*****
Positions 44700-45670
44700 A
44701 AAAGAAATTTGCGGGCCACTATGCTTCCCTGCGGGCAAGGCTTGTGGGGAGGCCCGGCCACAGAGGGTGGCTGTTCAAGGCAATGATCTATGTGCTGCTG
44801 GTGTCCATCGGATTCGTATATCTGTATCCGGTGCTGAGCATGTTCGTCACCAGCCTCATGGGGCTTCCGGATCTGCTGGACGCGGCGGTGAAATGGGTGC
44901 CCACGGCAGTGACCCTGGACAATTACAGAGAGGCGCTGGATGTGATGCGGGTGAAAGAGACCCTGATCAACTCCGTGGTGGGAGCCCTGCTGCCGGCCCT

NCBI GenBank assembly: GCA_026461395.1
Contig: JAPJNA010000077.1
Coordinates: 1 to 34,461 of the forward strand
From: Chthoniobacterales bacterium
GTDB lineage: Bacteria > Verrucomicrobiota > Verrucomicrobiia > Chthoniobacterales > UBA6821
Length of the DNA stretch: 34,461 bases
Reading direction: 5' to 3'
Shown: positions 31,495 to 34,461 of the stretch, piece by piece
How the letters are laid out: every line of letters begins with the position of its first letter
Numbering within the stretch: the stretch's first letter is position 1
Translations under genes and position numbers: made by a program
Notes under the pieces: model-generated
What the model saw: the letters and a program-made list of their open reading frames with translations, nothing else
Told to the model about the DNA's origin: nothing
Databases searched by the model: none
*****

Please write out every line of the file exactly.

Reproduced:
Positions 44700-45670
44700 A
44701 AAAGAAATTTGCGGGCCACTATGCTTCCCTGCGGGCAAGGCTTGTGGGGAGGCCCGGCCACAGAGGGTGGCTGTTCAAGGCAATGATCTATGTGCTGCTG
44801 GTGTCCATCGGATTCGTATATCTGTATCCGGTGCTGAGCATGTTCGTCACCAGCCTCATGGGGCTTCCGGATCTGCTGGACGCGGCGGTGAAATGGGTGC
44901 CCACGGCAGTGACCCTGGACAATTACAGAGAGGCGCTGGATGTGATGCGGGTGAAAGAGACCCTGATCAACTCCGTGGTGGGAGCCCTGCTGCCGGCCCT

NCBI GenBank assembly: GCA_026461395.1
Contig: JAPJNA010000077.1
Coordinates: 1 to 34,461 of the forward strand
From: Chthoniobacterales bacterium
GTDB lineage: Bacteria > Verrucomicrobiota > Verrucomicrobiia > Chthoniobacterales > UBA6821
Length of the DNA stretch: 34,461 bases
Reading direction: 5' to 3'
Shown: positions 31,495 to 34,461 of the stretch, piece by piece
How the letters are laid out: every line of letters begins with the position of its first letter
Numbering within the stretch: the stretch's first letter is position 1
Translations under genes and position numbers: made by a program
Notes under the pieces: model-generated
What the model saw: the letters and a program-made list of their open reading frames with translations, nothing else
Told to the model about the DNA's origin: nothing
Databases searched by the model: none